The Australian was riding on a crest of a wave and had just won the 2018 Monaco Grand Prix with a broken Red Bull car that looked destined to give up the ghost early in the race earning him a slice of a redemption after suffering a heart breaking defeat on the street of the principality two years prior.
Fast forward four years, and those days look long gone, as not only is Ricciardo on his way out of McLaren at the end of the year but out of Formula 1 altogether after electing to take a sabbatical in 2023, in the hope that he would be able to return to the F1 grid in 2024.
But in a cutthroat sport where seats are tough to find, will Ricciardo ever race in Formula 1 again, and if not, what should he do next?
Formula 1 reserve driver
When a reunion with Alpine was ruled out, Ricciardo decided to change tack and started looking for a reserve driver role visiting the Mercedes motorhome during the 2022 Singapore Grand Prix weekend.
The reasoning behind his decision to spend a season watching from a team’s garage was to stay close to the sport during his year off in preparation for his comeback in 2024.
But some, like 2009 world champion and Sky Sports F1 pundit Jenson Button have questioned the usefulness of becoming a third driver at his age.
“I don’t know what he would get out of being a third driver,” Button said. ”He’s not a young driver, so he can’t drive the car next year at race weekends (free practice); it has to be a young driver. So he wouldn’t really get anything out of it.”
Button has a point. Ricciardo would get barely, or if any, time behind the wheel as a third driver, and there wouldn’t be a guarantee of a seat at a big team falling back into this lap after a year on the bench.
Plus, with Ricciardo turning 35 in 2024 and the average age of the modern-day Grand Prix driver getting younger, there is a severe risk that the Australian will become yesterday’s man rather than the comeback kid.
It wouldn’t be the first time that an F1 driver has jumped ship to sportscars following the end of their Grand Prix career.
Drivers like Button, Michele Alboreto, Derek Bell and Ricciardo’s countryman Mark Webber all made the switch with varying degrees of success and Ricciardo could join the club at a time when sports car racing is booming.
With manufacturers queuing up to join the Hypercar and IMSA classes Ricciardo might like the idea of racing and winning the Le Mans 24 Hours. He might also like the idea of racing in a series with a much smaller calendar giving him time to focus on his business interests and a Formula 1 comeback.
Although he has no endurance racing experience Ricciardo would settle in pretty quickly and he may be attracted by the allure of adding another section of motorsport’s triple crown to his trophy cabinet.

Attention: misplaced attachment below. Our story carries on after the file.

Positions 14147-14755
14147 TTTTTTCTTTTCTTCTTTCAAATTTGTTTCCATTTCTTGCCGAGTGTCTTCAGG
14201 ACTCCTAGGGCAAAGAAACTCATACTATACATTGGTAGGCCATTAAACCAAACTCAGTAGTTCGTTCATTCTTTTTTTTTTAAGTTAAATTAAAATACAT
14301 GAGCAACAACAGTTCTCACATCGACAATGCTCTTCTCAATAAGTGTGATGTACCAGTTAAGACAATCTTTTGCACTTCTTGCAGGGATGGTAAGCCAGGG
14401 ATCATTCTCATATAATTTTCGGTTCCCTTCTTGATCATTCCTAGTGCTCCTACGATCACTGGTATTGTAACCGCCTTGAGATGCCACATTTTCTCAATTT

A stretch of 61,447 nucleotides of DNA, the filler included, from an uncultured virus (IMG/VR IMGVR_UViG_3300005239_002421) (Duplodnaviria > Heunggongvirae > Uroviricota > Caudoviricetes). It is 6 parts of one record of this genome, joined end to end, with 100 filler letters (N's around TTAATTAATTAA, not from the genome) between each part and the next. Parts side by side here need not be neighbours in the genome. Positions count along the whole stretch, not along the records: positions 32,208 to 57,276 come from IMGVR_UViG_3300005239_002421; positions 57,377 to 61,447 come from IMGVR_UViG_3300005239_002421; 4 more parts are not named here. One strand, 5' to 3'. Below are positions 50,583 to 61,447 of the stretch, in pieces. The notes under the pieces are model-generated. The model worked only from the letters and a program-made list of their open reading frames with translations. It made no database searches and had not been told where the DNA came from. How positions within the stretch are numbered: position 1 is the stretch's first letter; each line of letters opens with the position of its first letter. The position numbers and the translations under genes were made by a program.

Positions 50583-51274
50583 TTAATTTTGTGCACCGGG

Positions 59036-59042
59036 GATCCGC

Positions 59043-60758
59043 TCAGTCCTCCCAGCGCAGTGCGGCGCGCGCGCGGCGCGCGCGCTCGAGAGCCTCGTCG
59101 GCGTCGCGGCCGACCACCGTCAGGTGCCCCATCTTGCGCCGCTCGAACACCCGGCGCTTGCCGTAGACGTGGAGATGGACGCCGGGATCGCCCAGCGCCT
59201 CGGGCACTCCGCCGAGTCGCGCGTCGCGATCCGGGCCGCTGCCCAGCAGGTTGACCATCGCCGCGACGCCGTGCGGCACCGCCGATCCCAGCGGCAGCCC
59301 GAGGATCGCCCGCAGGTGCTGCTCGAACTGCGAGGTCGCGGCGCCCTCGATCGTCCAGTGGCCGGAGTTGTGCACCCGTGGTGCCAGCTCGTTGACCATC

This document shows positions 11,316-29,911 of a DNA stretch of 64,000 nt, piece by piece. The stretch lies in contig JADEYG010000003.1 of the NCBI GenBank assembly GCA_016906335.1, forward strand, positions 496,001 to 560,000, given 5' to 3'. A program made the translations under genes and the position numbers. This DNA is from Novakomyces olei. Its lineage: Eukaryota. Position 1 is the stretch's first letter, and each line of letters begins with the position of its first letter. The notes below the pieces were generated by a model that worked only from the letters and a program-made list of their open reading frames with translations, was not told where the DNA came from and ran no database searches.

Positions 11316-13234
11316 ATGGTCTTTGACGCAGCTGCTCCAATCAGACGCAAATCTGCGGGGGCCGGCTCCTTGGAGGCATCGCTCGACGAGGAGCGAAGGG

Whilst for car manufacturers Ricciardo’s image as a flamboyant showman would not only attract eyeballs to the sportscar programme but also to it’s latest roadcars where he will surely be the poster boy of any advertising campaign making it sportingly and commercially a win-win situation for both parties.
Return to Australia
A move back home may be a tough pill to swallow at first, but a switch to the V8 Supercars championship might be the tonic Ricciardo needs to regain his winning streak.
Better yet he would also be entering a championship that is packed with quality drivers such as Will Davidson, Chaz Mostart and Shane Van Gisburgern and driving the new much lauded generation three supercars.
Then theirs the possibility of competing in the series showpiece event the Bathurst 1000 held at the mighty Mount Panorama Circuit.
Even though Ricciardo would want to win it as the lead driver having a crack at the mountain as a co-driver wouldn’t be an unattractive option as he could juggle his life in Europe before heading back home to begin a vigorous testing programme that prepares him for the challenge of the mountain.
He wouldn’t be the first ex-Australian Formula 1 driver to have a go at V8 Supercars long after their stint in Europe comes to an end either.
The 1980 F1 World champion Alan Jones competed in 19 Bathurst 1000s after retiring from Formula 1 in 1981 achieving a best finish of second in 1995 behind another ex-Grand Prix driver Larry Perkins.
Move into television and fashion
Even if Ricciardo does secure a drive of some sort, there’s no stopping him doing some television work on the side after all most Formula 1 reserve drivers are spotted holding a microphone when they’re not being called up to drive.
Better yet Ricciardo has the charisma and the knowledge to make viewers laugh but also feel well informed and that made lead into another television role where he hosts a non-Formula 1 related programme.
If Ricciardo elects to snub the world of television for the time being he could spend more time growing his business empire which includes his own fashion range and a stake in the West Coast Brewery that he owns alongside Button and professional cyclist Tiffany Cromwell.
In recent years Formula 1 drivers such as Lewis Hamilton and Fernando Alonso have branched out into the business world and its hard to imagine that Ricciardo wouldn’t use this free time to follow his former colleagues footsteps in making their businesses bigger and more accessible.